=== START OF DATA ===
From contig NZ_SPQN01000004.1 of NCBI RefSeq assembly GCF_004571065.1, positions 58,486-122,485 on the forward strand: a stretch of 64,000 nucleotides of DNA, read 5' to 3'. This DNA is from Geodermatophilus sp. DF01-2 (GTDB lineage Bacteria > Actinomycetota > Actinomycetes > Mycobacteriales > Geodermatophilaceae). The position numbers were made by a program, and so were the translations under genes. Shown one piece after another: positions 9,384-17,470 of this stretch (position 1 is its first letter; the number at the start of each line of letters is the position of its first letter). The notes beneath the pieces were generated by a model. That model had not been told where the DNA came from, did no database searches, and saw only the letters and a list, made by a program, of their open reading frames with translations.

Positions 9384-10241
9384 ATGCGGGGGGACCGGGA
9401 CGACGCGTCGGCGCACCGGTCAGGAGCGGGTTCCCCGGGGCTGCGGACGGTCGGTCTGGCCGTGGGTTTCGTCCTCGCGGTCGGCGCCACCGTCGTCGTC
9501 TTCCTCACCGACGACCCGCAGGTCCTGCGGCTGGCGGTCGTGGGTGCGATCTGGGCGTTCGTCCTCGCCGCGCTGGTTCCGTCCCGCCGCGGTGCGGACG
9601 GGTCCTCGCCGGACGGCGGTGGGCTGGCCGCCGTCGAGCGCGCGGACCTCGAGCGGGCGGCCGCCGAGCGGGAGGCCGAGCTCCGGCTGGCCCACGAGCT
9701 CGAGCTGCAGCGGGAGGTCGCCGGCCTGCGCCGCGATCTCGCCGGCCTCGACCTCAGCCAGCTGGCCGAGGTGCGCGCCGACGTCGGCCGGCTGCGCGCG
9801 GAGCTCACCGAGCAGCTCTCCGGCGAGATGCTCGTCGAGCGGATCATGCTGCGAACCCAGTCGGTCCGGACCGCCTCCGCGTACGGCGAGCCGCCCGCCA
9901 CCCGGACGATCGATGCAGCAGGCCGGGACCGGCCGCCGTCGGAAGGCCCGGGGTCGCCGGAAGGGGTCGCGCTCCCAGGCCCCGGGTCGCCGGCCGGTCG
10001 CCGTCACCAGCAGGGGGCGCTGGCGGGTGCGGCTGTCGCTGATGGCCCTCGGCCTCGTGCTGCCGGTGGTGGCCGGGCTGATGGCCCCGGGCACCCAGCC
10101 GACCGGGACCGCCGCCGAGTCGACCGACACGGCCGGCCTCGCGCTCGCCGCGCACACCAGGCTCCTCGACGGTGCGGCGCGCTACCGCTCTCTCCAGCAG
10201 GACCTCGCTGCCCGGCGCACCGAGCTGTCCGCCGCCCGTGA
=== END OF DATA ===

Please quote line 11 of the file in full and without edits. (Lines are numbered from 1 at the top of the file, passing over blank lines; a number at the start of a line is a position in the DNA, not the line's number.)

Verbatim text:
10101 GACCGGGACCGCCGCCGAGTCGACCGACACGGCCGGCCTCGCGCTCGCCGCGCACACCAGGCTCCTCGACGGTGCGGCGCGCTACCGCTCTCTCCAGCAG